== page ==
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10 Ways Getting a Toddler Off the Pacifier is Like Getting a Crack Addict off the Pipe

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Toddler drinking
Replacing one bad habit with another

I went out to buy some pacifiers the other day because my 1-year-old daughter Peony makes a sport of throwing out the nine I put in her crib each night, partly because she thinks it’s funny to watch me retrieve them for her roughly every seven minutes, but mostly because I think she senses she won’t have them forever and wants to test out how it’ll feel once they’re gone for good.

I imagine it’s not going to feel very good for her. And I reckon she also has an inkling that life without them won’t nearly as sweet as life with them, which is why I suspect she acts like Chicken Little when she realizes her toss-the-paci game isn’t really entertaining when it means she’s left herself with nothing to suck on.

Here’s how I foresee it will go when the binkies go bye-bye once and for all, which is likely somewhat akin to what a crack addict giving up the pipe goes through:

 


  • Denial 1 of 10
    Denial
    Peony will check under her crib bumpers for one of her pacifiers. After all, with something like a half dozen or even up to a dozen always at her fingertips previously, she'll want to believe there must be at least one still hiding in there.
  • Coughing or vomiting 2 of 10
    Coughing or vomiting
    Without an ever-present pacifier in her mouth, Peony will inexplicably start producing a dry cough that could very well (re-) produce something she ate for lunch as her body physically reacts while desperately searching for a reason why it's no longer being allowed to soothe and suck simultaneously.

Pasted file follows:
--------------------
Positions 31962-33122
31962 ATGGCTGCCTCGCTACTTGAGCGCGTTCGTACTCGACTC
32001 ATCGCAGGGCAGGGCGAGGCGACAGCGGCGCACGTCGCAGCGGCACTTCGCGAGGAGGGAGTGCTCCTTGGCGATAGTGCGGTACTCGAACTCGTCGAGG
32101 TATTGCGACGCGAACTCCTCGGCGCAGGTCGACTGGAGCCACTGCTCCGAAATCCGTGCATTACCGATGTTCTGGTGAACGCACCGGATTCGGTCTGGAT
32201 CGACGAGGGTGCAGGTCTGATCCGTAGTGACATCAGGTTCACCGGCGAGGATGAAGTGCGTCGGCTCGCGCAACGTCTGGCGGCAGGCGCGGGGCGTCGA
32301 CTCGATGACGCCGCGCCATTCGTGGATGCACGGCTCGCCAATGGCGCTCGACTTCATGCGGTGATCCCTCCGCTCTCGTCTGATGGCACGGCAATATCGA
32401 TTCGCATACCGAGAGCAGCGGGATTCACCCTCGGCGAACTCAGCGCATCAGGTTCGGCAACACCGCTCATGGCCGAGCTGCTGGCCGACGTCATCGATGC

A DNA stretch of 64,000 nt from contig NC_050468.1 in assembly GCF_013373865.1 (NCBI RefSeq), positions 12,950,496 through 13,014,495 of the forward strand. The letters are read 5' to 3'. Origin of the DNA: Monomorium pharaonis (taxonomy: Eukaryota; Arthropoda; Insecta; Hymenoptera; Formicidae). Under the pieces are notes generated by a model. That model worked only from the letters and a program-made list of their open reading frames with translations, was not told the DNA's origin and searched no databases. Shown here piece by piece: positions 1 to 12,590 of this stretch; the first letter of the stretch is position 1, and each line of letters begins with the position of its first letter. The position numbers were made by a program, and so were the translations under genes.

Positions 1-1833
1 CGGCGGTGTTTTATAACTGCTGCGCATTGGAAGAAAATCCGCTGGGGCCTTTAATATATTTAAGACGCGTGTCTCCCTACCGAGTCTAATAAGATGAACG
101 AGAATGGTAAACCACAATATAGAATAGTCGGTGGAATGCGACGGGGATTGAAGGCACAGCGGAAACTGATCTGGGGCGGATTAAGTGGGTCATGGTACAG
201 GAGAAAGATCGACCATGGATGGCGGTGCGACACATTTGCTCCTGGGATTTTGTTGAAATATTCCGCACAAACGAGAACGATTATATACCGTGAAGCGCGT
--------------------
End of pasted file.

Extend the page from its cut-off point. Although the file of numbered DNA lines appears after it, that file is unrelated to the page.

• Depression 3 of 10
    Depression
    When she realizes there's not a single pacifier to be found, Peony will find herself sad. She will express that sadness through tears, a lack of appetite and a general melancholy way too sophisticated for someone who thinks the toilet seat is a fine and sanitary place to store her toys.
  • Agitation 4 of 10
    Agitation
    Without her most consistent form of self-soothing available, Peony will find that every little thing irritates her, like others smiling, breathing and generally existing.
  • Anxiety 5 of 10
    Anxiety
    If I can't suck, what can I do? Hello? Is anyone listening to me? It this thing on?
  • Lack of motivation 6 of 10
    Lack of motivation
    If she can't suck, why bother doing anything else?
  • Angry outbursts 7 of 10
    Angry outbursts
    Except tantrums. Tantrums are a good sucking alternative.
  • Insomnia 8 of 10
    Insomnia
    Sleep? Who can sleep when there's nothing to suck?
  • Paranoia 9 of 10
    Paranoia
    My lovey is out to get me. I knew it. It's not a lovey It's totally a hate-y. There's nothing loveable about something out to get me.
  • New addiction 10 of 10
    New addiction
    Well, hello there, thumb. Welcome! Why didn't you tell me you were here before?

Top photo credit: Meredith Carroll

All other photo credits: iStock

More from Meredith on Toddler Times:

Read (even) more from Meredith at Babble’s Strollerderby, follow her on Twitter, and check out her weekly syndicated newspaper column at MeredithCarroll.com

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